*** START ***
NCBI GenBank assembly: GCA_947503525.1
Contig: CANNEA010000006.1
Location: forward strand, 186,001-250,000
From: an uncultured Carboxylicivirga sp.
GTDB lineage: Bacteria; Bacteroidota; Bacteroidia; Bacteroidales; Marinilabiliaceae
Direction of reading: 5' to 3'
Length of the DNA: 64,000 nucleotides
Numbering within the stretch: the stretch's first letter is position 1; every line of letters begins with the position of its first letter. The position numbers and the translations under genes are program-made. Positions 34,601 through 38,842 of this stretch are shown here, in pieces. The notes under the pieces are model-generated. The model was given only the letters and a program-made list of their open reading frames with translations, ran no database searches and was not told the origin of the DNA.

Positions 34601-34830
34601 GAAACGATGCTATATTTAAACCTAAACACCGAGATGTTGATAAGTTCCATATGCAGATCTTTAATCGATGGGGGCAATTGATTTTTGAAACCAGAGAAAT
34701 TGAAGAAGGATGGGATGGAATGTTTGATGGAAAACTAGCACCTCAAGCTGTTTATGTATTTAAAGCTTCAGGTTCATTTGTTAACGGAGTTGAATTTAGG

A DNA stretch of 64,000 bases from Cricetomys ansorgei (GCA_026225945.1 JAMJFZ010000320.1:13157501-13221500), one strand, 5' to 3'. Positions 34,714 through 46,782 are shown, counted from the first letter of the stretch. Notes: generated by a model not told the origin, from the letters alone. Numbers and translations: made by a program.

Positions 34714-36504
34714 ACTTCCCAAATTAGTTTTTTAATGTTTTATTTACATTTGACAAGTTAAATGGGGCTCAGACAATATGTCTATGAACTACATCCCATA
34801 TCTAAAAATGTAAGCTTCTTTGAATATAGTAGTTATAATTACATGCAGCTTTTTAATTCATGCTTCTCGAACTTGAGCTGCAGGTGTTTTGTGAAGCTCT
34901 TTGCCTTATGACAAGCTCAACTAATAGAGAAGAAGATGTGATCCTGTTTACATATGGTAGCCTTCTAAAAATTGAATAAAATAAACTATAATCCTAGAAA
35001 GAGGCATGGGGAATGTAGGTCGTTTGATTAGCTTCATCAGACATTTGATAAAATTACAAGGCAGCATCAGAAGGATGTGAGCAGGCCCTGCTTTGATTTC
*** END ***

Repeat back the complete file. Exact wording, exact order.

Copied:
NCBI GenBank assembly: GCA_947503525.1
Contig: CANNEA010000006.1
Location: forward strand, 186,001-250,000
From: an uncultured Carboxylicivirga sp.
GTDB lineage: Bacteria; Bacteroidota; Bacteroidia; Bacteroidales; Marinilabiliaceae
Direction of reading: 5' to 3'
Length of the DNA: 64,000 nucleotides
Numbering within the stretch: the stretch's first letter is position 1; every line of letters begins with the position of its first letter. The position numbers and the translations under genes are program-made. Positions 34,601 through 38,842 of this stretch are shown here, in pieces. The notes under the pieces are model-generated. The model was given only the letters and a program-made list of their open reading frames with translations, ran no database searches and was not told the origin of the DNA.

Positions 34601-34830
34601 GAAACGATGCTATATTTAAACCTAAACACCGAGATGTTGATAAGTTCCATATGCAGATCTTTAATCGATGGGGGCAATTGATTTTTGAAACCAGAGAAAT
34701 TGAAGAAGGATGGGATGGAATGTTTGATGGAAAACTAGCACCTCAAGCTGTTTATGTATTTAAAGCTTCAGGTTCATTTGTTAACGGAGTTGAATTTAGG

A DNA stretch of 64,000 bases from Cricetomys ansorgei (GCA_026225945.1 JAMJFZ010000320.1:13157501-13221500), one strand, 5' to 3'. Positions 34,714 through 46,782 are shown, counted from the first letter of the stretch. Notes: generated by a model not told the origin, from the letters alone. Numbers and translations: made by a program.

Positions 34714-36504
34714 ACTTCCCAAATTAGTTTTTTAATGTTTTATTTACATTTGACAAGTTAAATGGGGCTCAGACAATATGTCTATGAACTACATCCCATA
34801 TCTAAAAATGTAAGCTTCTTTGAATATAGTAGTTATAATTACATGCAGCTTTTTAATTCATGCTTCTCGAACTTGAGCTGCAGGTGTTTTGTGAAGCTCT
34901 TTGCCTTATGACAAGCTCAACTAATAGAGAAGAAGATGTGATCCTGTTTACATATGGTAGCCTTCTAAAAATTGAATAAAATAAACTATAATCCTAGAAA
35001 GAGGCATGGGGAATGTAGGTCGTTTGATTAGCTTCATCAGACATTTGATAAAATTACAAGGCAGCATCAGAAGGATGTGAGCAGGCCCTGCTTTGATTTC